Leading China taxi apps to merge


BEIJING (AP) — Leading China taxi apps Didi Dache and Kuaidi Dache on Saturday announced a plan to merge, creating a new challenge for Uber Technologies Ltd.’s global expansion.

Didi Dache, backed by Internet giant Tencent Holdings Ltd., and Kuaidi Dache, backed by rival Alibaba Group, command about 99 percent of the taxi hailing market in China and are used mostly by taxi drivers.

Executives from the two companies said in an announcement that they will share management of the newly merged firm, with the brands retaining their own corporate identities. They said a formal announcement would be made in coming days.

The move stands to slam the door on the China market, offering a potential further setback for Uber, which faces legal challenges in South Korea, India, Europe, California and other markets for using drivers who lack taxi licenses.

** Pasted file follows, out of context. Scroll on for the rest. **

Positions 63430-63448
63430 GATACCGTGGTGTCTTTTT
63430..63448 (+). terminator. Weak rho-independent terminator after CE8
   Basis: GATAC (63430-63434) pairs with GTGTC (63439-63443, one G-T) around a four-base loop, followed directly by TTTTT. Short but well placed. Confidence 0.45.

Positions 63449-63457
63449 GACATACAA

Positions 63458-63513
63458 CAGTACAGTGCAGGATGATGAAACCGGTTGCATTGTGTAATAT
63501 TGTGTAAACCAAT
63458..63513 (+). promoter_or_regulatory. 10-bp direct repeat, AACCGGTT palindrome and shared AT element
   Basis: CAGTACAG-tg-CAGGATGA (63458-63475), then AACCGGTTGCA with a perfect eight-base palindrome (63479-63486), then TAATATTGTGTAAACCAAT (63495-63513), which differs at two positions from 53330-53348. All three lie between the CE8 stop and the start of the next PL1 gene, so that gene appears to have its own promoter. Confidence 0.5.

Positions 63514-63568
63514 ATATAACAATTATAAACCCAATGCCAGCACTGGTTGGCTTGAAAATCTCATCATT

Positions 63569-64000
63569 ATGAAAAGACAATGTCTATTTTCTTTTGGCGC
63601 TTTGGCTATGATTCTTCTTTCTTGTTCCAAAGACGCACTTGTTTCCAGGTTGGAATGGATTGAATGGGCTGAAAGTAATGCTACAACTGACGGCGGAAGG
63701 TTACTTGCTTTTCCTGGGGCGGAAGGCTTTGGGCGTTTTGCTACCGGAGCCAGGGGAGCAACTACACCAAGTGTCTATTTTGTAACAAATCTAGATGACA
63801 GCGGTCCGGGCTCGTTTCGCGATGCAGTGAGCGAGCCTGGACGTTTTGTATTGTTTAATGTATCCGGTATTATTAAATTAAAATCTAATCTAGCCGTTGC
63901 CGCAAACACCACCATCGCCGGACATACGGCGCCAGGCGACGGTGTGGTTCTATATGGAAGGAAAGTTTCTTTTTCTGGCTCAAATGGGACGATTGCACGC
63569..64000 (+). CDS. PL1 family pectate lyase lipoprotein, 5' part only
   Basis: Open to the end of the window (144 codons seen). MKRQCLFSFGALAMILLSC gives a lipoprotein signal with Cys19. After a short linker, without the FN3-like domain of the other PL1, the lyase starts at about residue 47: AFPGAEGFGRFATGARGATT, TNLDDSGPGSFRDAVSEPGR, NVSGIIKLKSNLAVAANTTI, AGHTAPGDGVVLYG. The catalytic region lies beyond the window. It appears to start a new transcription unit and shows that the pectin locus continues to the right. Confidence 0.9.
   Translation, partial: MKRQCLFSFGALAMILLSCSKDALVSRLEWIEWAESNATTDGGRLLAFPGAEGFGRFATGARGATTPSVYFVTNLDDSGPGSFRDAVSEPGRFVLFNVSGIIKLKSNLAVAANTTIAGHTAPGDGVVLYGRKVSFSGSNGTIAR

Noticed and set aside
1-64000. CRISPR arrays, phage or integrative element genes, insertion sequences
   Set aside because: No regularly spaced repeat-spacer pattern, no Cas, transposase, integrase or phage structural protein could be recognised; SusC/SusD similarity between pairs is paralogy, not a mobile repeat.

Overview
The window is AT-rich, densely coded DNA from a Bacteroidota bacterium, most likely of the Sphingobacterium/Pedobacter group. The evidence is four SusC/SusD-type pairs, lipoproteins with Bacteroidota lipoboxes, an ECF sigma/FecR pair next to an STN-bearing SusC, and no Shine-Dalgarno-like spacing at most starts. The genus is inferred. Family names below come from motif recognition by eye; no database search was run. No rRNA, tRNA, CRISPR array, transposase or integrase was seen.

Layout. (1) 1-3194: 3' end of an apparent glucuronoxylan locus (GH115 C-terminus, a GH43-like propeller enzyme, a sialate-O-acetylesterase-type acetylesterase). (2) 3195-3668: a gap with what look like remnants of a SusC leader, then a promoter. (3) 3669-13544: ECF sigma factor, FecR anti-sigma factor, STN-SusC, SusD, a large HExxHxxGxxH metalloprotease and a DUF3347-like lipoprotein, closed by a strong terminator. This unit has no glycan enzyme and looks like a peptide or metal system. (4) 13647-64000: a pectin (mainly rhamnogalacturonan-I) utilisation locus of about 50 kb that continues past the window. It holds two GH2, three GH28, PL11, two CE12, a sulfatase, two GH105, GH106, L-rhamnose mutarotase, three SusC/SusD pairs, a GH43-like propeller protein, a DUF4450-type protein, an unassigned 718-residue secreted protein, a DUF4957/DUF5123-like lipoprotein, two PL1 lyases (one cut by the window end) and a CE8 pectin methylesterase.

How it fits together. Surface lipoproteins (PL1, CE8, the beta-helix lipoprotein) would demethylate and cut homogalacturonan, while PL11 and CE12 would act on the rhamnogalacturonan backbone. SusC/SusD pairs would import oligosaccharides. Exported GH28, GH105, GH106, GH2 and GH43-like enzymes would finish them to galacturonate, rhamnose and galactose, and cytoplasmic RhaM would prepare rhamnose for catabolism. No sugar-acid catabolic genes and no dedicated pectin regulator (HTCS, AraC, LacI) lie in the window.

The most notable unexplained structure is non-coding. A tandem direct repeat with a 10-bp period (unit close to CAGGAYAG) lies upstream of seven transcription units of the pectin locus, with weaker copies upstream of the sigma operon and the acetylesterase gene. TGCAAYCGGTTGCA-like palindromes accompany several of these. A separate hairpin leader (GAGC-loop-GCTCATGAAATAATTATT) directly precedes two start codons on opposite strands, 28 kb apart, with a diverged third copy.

Online seller Alibaba and Tencent, which operates the popular WeChat social media service, are launching services in personal finance, entertainment and other fields. Alibaba and Tencent have been picked by Beijing to be among the investors in China’s first privately financed banks since the 1949 Communist revolution.


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